In any event, my point was that the harbor was certainly capable of accommodating a heavily loaded ship, be they moored parallel to the quay as in your photos or broadside as with the ore carriers
Well, if you look at the second of the pics, you'll see how shallow the water was there - look at the wreck just off the end of one of them
As for mooring them broadside elsewhere - the "Iron Quay" wasn't suitable for disembarking men, it was an overhead railpoint for gravity-loading iron ore....
The conventional quays the Germans DID use are off to the side of the picture to the right.
Next issue for the invaders would be actually manouvering a ship as large as the K-Class cruisers to a mooring there even IF the depth was suitable - would they need to take and force the locals to use Narvik's tugs? There's another potential point-of-failure.
Can't say for sure, but according to Wiki the 'H' class RN destroyers bagged a considerable number during the foray on April 10th
Again as discussed earlier, the Basin at Narvik was pretty crowded -Four
Norwegian steamers were anchored; the 4,285 long tons (4,354 t) Cate B
, the 1,712 long tons (1,739 t) Eldrid
, the 1,758 long tons (1,786 t) Haalegg
and the 4,306 long tons (4,375 t) SaphirFour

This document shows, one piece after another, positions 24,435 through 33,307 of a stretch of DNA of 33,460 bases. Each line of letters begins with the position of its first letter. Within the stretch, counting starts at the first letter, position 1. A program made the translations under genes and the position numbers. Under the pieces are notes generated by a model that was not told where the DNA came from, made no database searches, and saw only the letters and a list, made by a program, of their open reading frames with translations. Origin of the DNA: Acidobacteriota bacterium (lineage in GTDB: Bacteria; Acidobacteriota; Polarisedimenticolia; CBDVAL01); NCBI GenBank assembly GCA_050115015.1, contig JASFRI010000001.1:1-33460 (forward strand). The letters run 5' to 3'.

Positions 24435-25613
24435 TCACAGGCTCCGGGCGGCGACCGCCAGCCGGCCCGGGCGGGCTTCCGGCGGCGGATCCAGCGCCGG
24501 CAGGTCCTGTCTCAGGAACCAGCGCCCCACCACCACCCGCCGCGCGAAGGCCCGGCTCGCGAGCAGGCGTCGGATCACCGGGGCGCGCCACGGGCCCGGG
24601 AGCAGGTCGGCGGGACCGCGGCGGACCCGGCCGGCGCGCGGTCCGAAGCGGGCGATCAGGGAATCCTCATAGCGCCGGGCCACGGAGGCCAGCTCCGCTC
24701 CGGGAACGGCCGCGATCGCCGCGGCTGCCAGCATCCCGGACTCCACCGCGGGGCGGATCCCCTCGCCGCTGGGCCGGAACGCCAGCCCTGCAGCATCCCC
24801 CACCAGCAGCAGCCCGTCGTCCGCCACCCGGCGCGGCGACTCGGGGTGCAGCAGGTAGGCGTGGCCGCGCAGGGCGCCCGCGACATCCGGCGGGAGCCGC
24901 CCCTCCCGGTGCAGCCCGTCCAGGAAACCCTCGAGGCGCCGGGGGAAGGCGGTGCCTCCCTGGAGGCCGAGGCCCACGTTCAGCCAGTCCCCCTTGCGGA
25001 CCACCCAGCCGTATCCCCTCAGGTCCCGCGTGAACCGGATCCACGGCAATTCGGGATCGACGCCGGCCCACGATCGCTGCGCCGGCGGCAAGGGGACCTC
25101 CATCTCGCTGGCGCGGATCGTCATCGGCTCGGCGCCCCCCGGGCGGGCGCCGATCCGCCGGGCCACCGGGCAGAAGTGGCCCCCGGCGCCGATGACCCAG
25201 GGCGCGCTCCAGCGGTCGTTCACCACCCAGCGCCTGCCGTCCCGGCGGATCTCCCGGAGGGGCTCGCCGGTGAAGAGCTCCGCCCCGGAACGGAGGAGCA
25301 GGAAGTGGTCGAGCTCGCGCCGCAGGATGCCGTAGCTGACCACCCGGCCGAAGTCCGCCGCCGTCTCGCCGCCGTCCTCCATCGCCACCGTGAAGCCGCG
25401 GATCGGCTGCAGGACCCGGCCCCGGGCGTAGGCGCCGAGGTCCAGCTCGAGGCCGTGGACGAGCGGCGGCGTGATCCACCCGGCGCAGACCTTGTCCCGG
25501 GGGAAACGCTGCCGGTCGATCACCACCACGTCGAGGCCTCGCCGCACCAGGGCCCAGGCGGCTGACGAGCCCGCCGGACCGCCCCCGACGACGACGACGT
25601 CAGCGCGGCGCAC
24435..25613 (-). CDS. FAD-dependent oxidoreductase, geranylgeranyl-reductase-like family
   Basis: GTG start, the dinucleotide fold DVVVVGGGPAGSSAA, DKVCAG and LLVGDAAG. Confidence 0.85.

foreign Neutral ships were present; a 951 long tons (966 t) Dutch steamer, the Bernisse
, and the three Swedish steamships Boden
of 4,264 long tons (4,332 t), Oxelosund
of 5,613 long tons (5,703 t) and Strassa
of 5,603 long tons (5,693 t). Five
british ships were in the harbour; the 6,582 long tons (6,688 t) Blythmoor
, the 5,141 long tons (5,223 t) Mersington Court
, the 4,304 long tons (4,373 t) North Cornwall
, the 5,378 long tons (5,464 t) Riverton
, and the 4,887 long tons (4,965 t) Romanby
German merchantmen; the 6,388 long tons (6,491 t) Aachen
, the 5,398 long tons (5,485 t) Altona
, the 4,902 long tons (4,981 t) Bockenheim
, the 5,386 long tons (5,472 t) Hein Hoyer
, the 4,879 long tons (4,957 t) Martha Henrich Fisser
, the 8,096 long tons (8,226 t) Neuenfels
, the 5,806 long tons (5,899 t) Odin
, the 7,849 long tons (7,975 t) Lippe
, the 4,339 long tons (4,409 t) Frielinghaus
, and 5,881 long tons (5,975 t) Planet
And the Jan Wellem
That's a lot
- and the one thing I've never seen is a map of how they were distributed that morning
; it's possible one or more might have obscured the passage to the quays for a larger ship than the destoyers.
"Charming's a special town - not many folks take to it. I like to think the town chooses its occupants. Right ones stay, wrong ones...disappear."